In Re P (Child: Financial Provision), Thorpe LJ said (at para [49]) that ‘…the court must recognise the responsibility, and often the sacrifice, of the unmarried parent (generally the mother) who is to be the primary carer for the child, perhaps the exclusive carer if the absent parent disassociates from the child. In order to discharge this responsibility the carer must have control of a budget that reflects her position and the position of the father, both social and financial. On the one hand she should not be burdened with unnecessary financial anxiety or have to resort to parsimony when the other parent chooses to live lavishly.’

A key point in that comment is ‘live lavishly’ and it has to be said, that most of the case law in this area relates to high worth individuals – the millionaires mostly. 

Still, there is schedule 1 of the Children’s act which allows a specific list of people to apply for orders for child maintenance and lump sums for the benefit of children, including potentially a carer’s allowance.

The CMS now applies to a child under the age of 20 who is in non-advanced (ie secondary) full-time education who lives with only one or neither of their parents.  This will be the most likely place for parents with main care of the child to go.  Sometimes however, parents may need to apply to the Court for increased maintenance or capital orders for their children.

The court has a wide discretion and the overall result achieved by orders under Sch 1 should be fair, just and reasonable taking into account all the circumstances and with a discretionary element as to the degree to which a child should be brought up in circumstances which bear some relationship to the paying parent.

We can discuss with our clients when such an application may be appropriate and consider how best to deal with the claim.  We are collaborative lawyers and are able to negotiate effectively for the benefit of our client’s without the need to apply to the Court.  In circumstances where it applies however, we can also apply to Court for an Order should you require one.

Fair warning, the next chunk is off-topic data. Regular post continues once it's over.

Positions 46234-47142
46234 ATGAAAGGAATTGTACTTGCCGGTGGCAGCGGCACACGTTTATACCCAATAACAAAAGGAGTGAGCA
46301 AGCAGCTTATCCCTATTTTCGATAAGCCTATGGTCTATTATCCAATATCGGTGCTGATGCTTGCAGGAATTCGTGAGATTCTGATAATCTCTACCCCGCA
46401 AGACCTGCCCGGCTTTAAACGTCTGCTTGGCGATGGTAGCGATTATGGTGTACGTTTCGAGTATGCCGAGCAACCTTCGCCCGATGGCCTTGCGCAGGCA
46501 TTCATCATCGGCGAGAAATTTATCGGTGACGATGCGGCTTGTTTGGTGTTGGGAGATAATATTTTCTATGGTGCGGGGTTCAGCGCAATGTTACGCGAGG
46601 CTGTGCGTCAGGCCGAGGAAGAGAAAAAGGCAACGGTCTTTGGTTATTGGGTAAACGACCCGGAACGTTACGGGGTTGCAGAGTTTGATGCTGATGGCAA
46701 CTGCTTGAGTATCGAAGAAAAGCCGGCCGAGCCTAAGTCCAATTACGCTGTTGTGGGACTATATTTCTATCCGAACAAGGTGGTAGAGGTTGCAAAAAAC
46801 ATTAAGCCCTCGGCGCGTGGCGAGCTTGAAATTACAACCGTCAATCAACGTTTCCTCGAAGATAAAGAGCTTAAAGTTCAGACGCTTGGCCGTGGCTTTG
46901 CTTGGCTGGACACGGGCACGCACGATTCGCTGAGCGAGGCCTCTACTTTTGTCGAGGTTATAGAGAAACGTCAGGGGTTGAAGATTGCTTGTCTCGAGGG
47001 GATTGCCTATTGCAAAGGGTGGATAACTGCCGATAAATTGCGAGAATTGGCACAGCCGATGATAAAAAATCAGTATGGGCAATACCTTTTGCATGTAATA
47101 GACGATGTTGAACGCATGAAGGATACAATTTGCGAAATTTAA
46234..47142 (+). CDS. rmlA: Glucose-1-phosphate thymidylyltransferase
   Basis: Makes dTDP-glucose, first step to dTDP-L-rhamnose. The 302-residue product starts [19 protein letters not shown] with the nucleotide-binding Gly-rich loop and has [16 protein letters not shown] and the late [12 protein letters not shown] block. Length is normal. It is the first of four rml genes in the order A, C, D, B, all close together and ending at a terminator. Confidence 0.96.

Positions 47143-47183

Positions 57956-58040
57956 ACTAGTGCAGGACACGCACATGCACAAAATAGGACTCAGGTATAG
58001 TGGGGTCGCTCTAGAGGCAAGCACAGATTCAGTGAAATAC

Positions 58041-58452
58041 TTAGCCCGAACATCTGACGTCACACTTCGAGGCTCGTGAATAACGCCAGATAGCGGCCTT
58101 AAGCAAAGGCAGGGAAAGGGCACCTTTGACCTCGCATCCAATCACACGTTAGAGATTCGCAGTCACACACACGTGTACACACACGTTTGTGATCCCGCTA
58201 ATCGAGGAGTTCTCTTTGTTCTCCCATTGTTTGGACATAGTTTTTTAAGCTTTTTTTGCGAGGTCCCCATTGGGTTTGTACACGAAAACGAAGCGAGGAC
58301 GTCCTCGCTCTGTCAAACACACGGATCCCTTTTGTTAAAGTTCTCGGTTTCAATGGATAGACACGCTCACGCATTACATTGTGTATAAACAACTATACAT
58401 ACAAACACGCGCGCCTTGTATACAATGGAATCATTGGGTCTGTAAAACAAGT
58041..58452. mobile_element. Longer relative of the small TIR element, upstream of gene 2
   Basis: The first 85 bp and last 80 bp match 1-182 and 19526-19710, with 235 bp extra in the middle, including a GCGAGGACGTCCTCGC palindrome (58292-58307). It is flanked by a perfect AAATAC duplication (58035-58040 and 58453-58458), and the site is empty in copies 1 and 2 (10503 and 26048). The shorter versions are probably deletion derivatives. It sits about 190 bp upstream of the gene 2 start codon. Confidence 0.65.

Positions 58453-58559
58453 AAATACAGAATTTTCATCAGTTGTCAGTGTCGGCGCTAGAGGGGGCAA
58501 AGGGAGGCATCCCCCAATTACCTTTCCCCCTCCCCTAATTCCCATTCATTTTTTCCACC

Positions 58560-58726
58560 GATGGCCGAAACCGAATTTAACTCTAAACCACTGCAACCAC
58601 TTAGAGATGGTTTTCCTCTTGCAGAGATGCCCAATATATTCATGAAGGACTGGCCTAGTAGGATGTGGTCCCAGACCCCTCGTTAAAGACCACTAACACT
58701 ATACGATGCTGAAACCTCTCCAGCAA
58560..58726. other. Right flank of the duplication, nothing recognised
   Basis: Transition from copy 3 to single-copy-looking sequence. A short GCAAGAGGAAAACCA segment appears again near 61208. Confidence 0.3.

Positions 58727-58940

Our View

The current legislation is not good enough for unmarried parents.  The purpose of Schedule 1 was to prevent discrimination to children born to non married parents.

The Act however seems to be setting up a 2 tier system where children of married parents have greater rights.  Effectively, children are being punished for the decisions their parents have taken.  Sch 1 was meant to resolve these, but these issues need to still be resolved. 

All of these issues bring into sharp focus the need for parliament to address the situation for unmarried couples.

If the relationship is long, and akin to a marriage with dependent children, rather than the public having to rely on interesting legal points in cases where the parties have the money to run them, and the uncertainty that comes with that, what needs to happen is for there to be an overhaul of cohabiting relationships.

Let us hope that reform is on the horizon

The Cohabitation Rights Bill (Last updated: 5 May 2021) could change the situation regarding the legal rights of unmarried couples if it ever becomes law.

It aims to establish a framework of rights and responsibilities for cohabitating couples who either have a dependent child or have been living together for a minimum of 3 years.

Key points include the right to:

  1. inherit their partner’s estate under the intestacy rules
  2. apply to a court for a financial settlement order upon the breakdown of the relationship
  3. have an insurable interest in the life of their partner

However, this is a private members’ bill and is therefore unlikely to progress beyond parliamentary debate.

Why unmarried couples living together should consider a cohabitation agreement

Since unmarried couples lack many of the rights and protections afforded to married couples, they should consider forming a cohabitation agreement.

This type of agreement allows unmarried couples living together to clearly set out their intentions regarding the division of finances and assets upon separation. Please feel free to contact us to discuss all of your cohabitation issues and we can help to protect you now!

Our family department is available to support and assist you.  Please contact us on 01543420000 or by email: